Difference between Primary Key and Unique key

1. Behavior: Primary Key is used to identify a row (record) in a table whereas Unique-key is to prevent duplicate values in a column.

2. Indexing: By default Sql-engine creates Clustered Index on primary-key if not exists and Non-Clustered Index on Unique-key.

3. Nullability: Primary key does not include Null values whereas Unique-key can.

4. Existence: A table can have at most one primary key but can have multiple Unique-key.

5. Modifiability: You can’t change or delete primary values but Unique-key values can.

For more information with examples: http://dotnetauthorities.blogspot.in/2013/11/Microsoft-SQL-Server-Training-Online-Learning-Classes-Integrity-Constraints-PrimaryKey-Unique-Key_27.html

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    "By default Sql-engine creates Clustered Index on primary-key" depends on the DBMS being used. Not all DBMS have something like a "clustered index" and not all use them by default. – a_horse_with_no_name Jan 10 '14 at 7:09

A primary key is a unique key. Both types of key serve to uniquely identify a single row in a table. Many RDBMSs require that one of the unique keys on a table be designated as the "primary key", for several different implementation reasons. In terms of data integrity, there is no difference.


A primary key does not allow nulls, a unique key will allow one null (on sql server and multiple nulls on Oracle) A table can only have one primary key but many unique keys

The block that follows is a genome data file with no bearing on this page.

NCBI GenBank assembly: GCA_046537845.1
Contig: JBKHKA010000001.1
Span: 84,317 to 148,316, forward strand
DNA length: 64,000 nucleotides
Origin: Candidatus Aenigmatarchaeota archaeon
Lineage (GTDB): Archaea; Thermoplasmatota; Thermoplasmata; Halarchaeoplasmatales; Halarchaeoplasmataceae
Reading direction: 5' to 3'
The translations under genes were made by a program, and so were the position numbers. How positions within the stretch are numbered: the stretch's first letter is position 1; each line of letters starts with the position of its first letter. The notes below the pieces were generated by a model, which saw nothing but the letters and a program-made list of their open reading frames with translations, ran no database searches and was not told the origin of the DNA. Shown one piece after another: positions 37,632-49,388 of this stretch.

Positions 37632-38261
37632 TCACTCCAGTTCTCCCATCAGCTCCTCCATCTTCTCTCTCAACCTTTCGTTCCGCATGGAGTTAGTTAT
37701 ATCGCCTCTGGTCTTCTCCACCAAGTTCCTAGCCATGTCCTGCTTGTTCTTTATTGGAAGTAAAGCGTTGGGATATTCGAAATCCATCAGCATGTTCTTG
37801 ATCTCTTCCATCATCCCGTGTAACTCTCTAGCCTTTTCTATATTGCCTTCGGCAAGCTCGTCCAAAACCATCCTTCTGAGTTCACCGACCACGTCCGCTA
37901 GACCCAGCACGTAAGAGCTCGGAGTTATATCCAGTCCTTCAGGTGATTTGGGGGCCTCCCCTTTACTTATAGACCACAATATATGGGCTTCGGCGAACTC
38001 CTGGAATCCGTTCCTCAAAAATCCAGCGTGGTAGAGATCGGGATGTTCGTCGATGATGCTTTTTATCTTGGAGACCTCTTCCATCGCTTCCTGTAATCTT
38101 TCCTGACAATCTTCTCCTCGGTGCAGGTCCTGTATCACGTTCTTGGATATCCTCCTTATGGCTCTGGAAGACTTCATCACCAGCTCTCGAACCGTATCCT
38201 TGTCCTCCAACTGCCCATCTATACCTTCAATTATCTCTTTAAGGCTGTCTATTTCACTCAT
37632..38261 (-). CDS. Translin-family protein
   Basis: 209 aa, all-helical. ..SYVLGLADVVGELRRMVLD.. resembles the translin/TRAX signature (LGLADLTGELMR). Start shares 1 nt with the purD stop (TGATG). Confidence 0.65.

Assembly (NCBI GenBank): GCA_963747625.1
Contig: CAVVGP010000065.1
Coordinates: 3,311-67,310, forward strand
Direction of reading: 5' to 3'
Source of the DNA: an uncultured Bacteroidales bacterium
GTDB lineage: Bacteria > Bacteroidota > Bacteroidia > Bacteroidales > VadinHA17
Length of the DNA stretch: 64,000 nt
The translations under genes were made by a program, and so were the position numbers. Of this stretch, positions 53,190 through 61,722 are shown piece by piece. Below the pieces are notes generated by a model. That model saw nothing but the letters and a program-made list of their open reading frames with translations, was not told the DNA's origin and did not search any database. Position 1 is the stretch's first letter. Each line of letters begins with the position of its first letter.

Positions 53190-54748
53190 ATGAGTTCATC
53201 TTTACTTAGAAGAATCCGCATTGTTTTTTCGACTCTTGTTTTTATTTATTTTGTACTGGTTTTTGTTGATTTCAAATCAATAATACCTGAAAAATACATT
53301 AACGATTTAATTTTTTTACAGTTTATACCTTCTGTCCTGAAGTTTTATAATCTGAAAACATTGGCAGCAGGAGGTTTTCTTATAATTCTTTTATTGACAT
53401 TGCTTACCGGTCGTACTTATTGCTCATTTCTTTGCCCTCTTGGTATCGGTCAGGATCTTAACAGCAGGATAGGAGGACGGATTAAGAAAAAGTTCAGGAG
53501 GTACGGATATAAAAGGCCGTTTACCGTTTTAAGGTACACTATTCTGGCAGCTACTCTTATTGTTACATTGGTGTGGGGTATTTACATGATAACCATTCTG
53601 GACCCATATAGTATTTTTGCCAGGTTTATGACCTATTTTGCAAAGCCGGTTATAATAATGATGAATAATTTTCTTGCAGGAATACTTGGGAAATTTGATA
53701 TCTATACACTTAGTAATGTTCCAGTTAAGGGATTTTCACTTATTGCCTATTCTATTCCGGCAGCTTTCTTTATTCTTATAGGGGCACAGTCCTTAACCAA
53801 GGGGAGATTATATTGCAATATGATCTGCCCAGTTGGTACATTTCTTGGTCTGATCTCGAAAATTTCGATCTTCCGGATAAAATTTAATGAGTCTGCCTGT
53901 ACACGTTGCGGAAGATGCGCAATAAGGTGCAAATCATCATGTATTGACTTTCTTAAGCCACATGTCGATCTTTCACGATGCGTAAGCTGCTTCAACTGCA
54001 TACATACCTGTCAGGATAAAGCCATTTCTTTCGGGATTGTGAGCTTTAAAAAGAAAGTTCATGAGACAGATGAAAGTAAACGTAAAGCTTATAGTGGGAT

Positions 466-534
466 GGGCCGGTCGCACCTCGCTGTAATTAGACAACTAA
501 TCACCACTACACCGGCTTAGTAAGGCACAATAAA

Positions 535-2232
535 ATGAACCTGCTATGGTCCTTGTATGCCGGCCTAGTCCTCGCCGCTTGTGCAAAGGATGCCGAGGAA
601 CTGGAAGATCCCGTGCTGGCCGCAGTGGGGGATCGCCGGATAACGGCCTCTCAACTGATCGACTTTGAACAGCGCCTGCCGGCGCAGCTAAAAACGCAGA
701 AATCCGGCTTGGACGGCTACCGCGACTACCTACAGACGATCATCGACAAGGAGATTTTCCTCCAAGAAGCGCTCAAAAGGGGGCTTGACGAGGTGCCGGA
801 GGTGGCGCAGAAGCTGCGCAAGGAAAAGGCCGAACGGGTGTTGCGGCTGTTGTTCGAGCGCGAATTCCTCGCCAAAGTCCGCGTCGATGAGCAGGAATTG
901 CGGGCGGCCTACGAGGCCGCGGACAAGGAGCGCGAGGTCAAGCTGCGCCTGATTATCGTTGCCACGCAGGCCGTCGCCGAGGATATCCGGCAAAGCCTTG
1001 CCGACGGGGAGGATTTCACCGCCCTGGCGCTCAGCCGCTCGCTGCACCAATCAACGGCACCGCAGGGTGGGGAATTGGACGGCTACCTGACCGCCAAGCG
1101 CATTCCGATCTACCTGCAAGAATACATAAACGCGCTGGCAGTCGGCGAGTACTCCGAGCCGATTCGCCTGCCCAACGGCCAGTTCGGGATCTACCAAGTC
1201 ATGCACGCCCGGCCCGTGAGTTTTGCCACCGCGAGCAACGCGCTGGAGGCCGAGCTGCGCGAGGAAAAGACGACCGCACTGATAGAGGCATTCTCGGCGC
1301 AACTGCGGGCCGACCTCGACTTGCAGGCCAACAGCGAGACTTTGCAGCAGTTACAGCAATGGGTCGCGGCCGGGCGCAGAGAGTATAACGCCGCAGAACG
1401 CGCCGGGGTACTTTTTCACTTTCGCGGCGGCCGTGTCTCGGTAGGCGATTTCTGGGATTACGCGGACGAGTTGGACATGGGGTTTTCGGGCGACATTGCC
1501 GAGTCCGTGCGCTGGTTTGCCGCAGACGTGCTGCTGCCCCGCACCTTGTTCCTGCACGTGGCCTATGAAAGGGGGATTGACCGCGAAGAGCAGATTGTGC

use primary keys when you want to set up foreign key relationships

Here is a small example with just one column in each table

--primary key table

-- foreign key table

    FK_ForeignTest_PrimaryTest FOREIGN KEY
    ) REFERENCES dbo.PrimaryTest


insert a row in the primary key table

insert PrimaryTest values(1)

insert a row in the foreign key table with a value that exist in the primary key table

insert ForeignTest values(1)

Now this will fail because value 2 does not exist in the primary key table

insert ForeignTest values(2)

Msg 547, Level 16, State 0, Line 1 The INSERT statement conflicted with the FOREIGN KEY constraint "FK_ForeignTest_PrimaryTest". The conflict occurred in database "aspnetdb", table "dbo.PrimaryTest", column 'id'. The statement has been terminated.

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    can you give a small example how can I use unique key to set up foreign key relationships – nectar Jun 4 '10 at 10:59
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    this example is all about foreign keys I was asking about unique keys. – nectar Jun 4 '10 at 12:05